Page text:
This year, more than 1,000 cases of West Nile Virus have been reported in the U.S.— the most on record since the disease was first detected in the country more than a decade ago, according to Centers for Disease Control reports issued this week.
Virginia is one of the 47 states that have reported cases of , according to the CDC.
So far this year, two cases have been reported in Virginia — one of the neuroinvasive type and the other non-neuroinvasive — but no deaths. As of mid-August, the national total of West Nile Cases is at 1,118, according to the CDC.
Most people bitten by an infected mosquito show no symptoms of illness. However, some become sick three to 15 days after exposure. People 50 and older are more susceptible to severe disease symptoms.
Mosquitoes breed in small collections of stagnant water, are common around people’s homes and often bite people indoors. While few mosquitoes may be noticed outdoors, those that are present and biting are likely to be the type that potentially carry the virus.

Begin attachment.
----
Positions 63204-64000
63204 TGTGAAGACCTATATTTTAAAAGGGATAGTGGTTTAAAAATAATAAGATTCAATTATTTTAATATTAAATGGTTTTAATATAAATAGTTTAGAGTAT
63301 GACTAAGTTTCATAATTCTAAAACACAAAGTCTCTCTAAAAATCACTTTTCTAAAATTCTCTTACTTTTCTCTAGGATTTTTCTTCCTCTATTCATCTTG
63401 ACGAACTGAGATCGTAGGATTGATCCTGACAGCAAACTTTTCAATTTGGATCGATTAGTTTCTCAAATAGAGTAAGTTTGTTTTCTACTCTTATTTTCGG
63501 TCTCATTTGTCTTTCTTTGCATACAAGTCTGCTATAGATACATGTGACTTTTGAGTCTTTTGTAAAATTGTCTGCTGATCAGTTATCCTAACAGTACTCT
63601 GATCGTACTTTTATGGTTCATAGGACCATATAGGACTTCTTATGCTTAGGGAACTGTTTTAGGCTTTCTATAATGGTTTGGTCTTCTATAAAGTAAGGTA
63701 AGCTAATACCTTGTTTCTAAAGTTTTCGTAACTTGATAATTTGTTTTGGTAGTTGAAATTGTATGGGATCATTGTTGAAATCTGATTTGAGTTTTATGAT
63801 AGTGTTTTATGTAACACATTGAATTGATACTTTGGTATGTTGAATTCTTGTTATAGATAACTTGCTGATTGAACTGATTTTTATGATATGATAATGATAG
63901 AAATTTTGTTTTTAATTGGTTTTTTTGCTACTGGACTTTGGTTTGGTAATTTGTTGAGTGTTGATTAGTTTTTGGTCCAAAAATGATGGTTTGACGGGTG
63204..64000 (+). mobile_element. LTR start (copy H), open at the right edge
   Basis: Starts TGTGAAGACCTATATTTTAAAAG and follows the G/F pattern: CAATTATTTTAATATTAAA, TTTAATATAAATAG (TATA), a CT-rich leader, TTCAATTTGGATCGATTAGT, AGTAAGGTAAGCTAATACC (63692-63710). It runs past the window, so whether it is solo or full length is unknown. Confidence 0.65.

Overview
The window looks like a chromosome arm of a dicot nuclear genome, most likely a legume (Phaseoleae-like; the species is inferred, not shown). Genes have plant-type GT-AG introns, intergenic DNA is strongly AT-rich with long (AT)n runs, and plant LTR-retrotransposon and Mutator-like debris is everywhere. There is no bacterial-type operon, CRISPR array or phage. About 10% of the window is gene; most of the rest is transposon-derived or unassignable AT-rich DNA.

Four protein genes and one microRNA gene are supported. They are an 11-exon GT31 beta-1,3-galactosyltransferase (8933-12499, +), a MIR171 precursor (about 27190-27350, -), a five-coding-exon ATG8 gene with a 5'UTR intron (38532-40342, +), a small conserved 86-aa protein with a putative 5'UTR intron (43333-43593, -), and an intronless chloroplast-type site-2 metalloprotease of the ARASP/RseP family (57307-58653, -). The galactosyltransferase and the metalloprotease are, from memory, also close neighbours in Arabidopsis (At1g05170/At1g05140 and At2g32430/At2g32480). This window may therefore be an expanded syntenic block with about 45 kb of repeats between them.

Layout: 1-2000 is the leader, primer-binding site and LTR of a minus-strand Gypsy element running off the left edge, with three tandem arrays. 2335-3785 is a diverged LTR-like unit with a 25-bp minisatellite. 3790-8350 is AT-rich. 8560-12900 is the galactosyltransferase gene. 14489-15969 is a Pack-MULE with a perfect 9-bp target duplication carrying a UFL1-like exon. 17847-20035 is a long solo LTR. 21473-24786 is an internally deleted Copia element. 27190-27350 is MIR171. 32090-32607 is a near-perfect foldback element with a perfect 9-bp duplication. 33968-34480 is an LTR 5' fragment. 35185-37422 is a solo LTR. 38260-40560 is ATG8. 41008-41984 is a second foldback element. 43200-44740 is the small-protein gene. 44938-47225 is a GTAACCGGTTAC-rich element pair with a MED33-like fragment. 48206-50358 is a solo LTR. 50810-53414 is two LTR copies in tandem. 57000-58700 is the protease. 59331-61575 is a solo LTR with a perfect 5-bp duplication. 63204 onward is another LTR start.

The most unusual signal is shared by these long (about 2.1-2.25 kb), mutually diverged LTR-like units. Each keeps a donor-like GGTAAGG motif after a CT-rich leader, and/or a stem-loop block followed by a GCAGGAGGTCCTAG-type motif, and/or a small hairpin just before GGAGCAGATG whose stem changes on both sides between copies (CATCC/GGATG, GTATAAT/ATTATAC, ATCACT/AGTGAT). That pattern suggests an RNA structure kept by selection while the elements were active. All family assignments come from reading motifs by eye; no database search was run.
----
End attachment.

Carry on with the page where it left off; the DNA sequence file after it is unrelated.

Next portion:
Take the following steps to avoid West Nile Virus:
- Maintain window and door screening to help keep mosquitoes out of buildings.
- Empty water from mosquito breeding sites such as buckets, unused kiddie pools, old tires or similar sites where mosquitoes lay eggs.
- Apply insect repellents that contain the active ingredient DEET, or other EPA approved repellent to exposed skin or clothing, especially during peak mosquito activity periods such as dusk and dawn.
- Wear light colored, long-sleeved shirts and long pants when outdoors.
For more information about West Nile visit the CDC website at www.cdc.gov/ncidod/dvbid/westnile/index.htm.
Dexter Patch contributed to this report.